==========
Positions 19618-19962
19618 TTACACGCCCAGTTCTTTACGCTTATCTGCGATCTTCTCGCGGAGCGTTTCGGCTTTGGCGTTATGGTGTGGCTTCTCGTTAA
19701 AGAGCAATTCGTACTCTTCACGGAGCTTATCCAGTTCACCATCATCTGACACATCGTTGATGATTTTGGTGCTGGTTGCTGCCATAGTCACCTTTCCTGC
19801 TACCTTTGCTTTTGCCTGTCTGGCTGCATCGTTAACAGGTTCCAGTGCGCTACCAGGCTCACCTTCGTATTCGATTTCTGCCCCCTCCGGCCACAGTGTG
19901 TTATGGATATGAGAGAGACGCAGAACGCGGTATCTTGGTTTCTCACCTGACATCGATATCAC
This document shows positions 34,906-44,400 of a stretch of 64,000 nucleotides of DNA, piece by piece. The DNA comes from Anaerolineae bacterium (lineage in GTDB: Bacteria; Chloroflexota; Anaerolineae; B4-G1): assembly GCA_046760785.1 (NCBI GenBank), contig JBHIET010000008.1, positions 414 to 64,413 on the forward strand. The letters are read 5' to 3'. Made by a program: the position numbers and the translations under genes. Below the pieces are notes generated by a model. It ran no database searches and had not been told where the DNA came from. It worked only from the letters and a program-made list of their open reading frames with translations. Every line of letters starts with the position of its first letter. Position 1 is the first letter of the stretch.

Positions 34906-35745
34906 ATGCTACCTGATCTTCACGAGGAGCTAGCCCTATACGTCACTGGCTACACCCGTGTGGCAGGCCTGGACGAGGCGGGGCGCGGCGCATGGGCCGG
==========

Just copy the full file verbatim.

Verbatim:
Positions 19618-19962
19618 TTACACGCCCAGTTCTTTACGCTTATCTGCGATCTTCTCGCGGAGCGTTTCGGCTTTGGCGTTATGGTGTGGCTTCTCGTTAA
19701 AGAGCAATTCGTACTCTTCACGGAGCTTATCCAGTTCACCATCATCTGACACATCGTTGATGATTTTGGTGCTGGTTGCTGCCATAGTCACCTTTCCTGC
19801 TACCTTTGCTTTTGCCTGTCTGGCTGCATCGTTAACAGGTTCCAGTGCGCTACCAGGCTCACCTTCGTATTCGATTTCTGCCCCCTCCGGCCACAGTGTG
19901 TTATGGATATGAGAGAGACGCAGAACGCGGTATCTTGGTTTCTCACCTGACATCGATATCAC
This document shows positions 34,906-44,400 of a stretch of 64,000 nucleotides of DNA, piece by piece. The DNA comes from Anaerolineae bacterium (lineage in GTDB: Bacteria; Chloroflexota; Anaerolineae; B4-G1): assembly GCA_046760785.1 (NCBI GenBank), contig JBHIET010000008.1, positions 414 to 64,413 on the forward strand. The letters are read 5' to 3'. Made by a program: the position numbers and the translations under genes. Below the pieces are notes generated by a model. It ran no database searches and had not been told where the DNA came from. It worked only from the letters and a program-made list of their open reading frames with translations. Every line of letters starts with the position of its first letter. Position 1 is the first letter of the stretch.

Positions 34906-35745
34906 ATGCTACCTGATCTTCACGAGGAGCTAGCCCTATACGTCACTGGCTACACCCGTGTGGCAGGCCTGGACGAGGCGGGGCGCGGCGCATGGGCCGG